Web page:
On Campus

Do grants do any good?

Closing the higher education gap is more complicated than making sure everyone can afford it

A study of university graduate rates in Quebec suggests that while needs-based grants improve university attendance, they don’t help university graduation numbers. In other words, Quebec’s additional needs-based grants did allow more lower-income students to go to university, but that increase did not mean that more of those students actually graduated.

This study raises at least two questions in my mind. First, if a student goes to university and does not graduate, has that student necessarily wasted the time and money spent? The study’s author, Mathieu Chemin, seems to think so, pointing out that the labour market rewards graduation, not attendance. But labour markets are not the only measure of the value of education. I would like to see data regarding how many students who attended university without graduating still view their time there as rewarding and valuable. A half-eaten meal is still nourishing; it may be all you need. Might there not be many who attend university for, say, two years, and then decide to move on to other things, but do so with a wider range of knowledge, a better set of critical skills, and a fuller sense of the world’s possibilities? I have known more than one student who fits this description perfectly.

But even if many students do end up wasting their time pursuing a degree they don’t finish, another question arises: Why don’t more of those low-income students end up graduating? The possible answers that suggest themselves to me relate to preparedness. For one thing, low-income students may live in areas with inadequate educational resources. If their schools, libraries, and museums are inferior (or absent), poorer students may not be as well-prepared for university study. Similarly, if parents are struggling to make ends meet and working long hours at exhausting jobs, they may be unable to take as active an interest in their kids’ learning (directly or by hiring tutors, say) as richer parents. Still further, low-income parents may themselves not have been to university and, as such, may (consciously or unconsciously) teach their kids to undervalue higher education, which might make their kids less likely to stick with it even when they do go to university themselves.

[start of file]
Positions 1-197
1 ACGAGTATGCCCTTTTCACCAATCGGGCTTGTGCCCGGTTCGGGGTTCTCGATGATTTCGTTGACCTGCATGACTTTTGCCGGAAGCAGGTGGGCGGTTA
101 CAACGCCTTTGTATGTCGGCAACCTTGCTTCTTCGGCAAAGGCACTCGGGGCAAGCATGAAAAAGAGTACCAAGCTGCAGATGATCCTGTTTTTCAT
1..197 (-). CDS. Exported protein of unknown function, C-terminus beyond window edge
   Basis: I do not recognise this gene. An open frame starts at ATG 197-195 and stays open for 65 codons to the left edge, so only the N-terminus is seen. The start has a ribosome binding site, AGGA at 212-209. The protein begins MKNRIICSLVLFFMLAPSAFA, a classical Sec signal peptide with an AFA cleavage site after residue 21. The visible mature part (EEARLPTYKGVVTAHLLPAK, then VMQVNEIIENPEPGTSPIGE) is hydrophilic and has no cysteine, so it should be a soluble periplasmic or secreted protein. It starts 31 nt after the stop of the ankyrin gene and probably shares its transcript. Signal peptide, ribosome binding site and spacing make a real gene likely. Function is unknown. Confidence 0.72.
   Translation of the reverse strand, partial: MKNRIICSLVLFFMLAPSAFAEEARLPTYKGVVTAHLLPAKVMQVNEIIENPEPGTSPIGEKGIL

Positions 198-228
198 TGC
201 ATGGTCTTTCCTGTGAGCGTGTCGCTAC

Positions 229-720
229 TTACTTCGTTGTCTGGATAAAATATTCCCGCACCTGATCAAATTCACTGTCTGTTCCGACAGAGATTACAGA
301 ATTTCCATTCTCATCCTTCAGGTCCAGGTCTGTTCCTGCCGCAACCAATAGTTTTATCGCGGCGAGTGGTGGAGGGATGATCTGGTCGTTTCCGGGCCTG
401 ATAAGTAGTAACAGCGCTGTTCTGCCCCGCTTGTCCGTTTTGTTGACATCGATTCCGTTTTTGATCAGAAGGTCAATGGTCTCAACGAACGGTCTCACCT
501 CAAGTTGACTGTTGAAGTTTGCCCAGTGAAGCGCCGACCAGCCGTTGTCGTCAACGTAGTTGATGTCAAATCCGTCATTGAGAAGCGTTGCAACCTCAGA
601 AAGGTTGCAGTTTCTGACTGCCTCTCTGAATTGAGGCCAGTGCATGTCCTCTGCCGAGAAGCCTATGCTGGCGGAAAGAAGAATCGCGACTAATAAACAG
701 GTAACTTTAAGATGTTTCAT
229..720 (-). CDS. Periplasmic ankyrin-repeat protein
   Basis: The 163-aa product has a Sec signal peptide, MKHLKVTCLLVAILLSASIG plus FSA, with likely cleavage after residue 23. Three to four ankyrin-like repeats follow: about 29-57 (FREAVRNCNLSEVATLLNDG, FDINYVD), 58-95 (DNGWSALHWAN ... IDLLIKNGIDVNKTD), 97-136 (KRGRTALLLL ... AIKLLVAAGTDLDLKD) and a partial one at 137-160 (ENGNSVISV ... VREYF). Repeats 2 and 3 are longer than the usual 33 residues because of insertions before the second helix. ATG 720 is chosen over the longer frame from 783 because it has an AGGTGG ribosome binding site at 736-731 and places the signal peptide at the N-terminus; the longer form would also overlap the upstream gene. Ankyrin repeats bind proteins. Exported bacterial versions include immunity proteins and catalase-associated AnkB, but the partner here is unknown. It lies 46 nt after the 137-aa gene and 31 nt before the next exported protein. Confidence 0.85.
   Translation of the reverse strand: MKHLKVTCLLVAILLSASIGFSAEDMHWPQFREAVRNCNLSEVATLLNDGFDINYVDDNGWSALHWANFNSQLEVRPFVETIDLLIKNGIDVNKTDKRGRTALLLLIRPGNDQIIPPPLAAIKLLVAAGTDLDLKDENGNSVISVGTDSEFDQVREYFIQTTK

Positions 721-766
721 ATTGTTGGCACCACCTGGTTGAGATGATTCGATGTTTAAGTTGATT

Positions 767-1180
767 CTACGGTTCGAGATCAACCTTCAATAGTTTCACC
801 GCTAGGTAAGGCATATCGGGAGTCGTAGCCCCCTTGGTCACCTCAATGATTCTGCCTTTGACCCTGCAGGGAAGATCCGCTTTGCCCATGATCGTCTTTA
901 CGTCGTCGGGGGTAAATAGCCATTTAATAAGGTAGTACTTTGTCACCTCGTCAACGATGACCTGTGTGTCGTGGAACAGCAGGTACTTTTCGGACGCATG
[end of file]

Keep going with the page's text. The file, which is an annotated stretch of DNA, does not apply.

In short, lower-income kids may be less prepared and less enthusiastic about university in the first place, leading them to drop out before finishing. A 2007 Statistics Canada study concluded something similar about university attendance in general: that poorer students don’t attend university as often, but not because of money per se, but because of lower academic performance and differing parental expectations. If this is true, though, it doesn’t mean there is no problem. Instead, it may mean that we need to concentrate less on grants to lower-income students and look more closely at public education to see if it can play a greater role in letting disadvantaged kids know that university is an option, and getting them ready to realize that choice.

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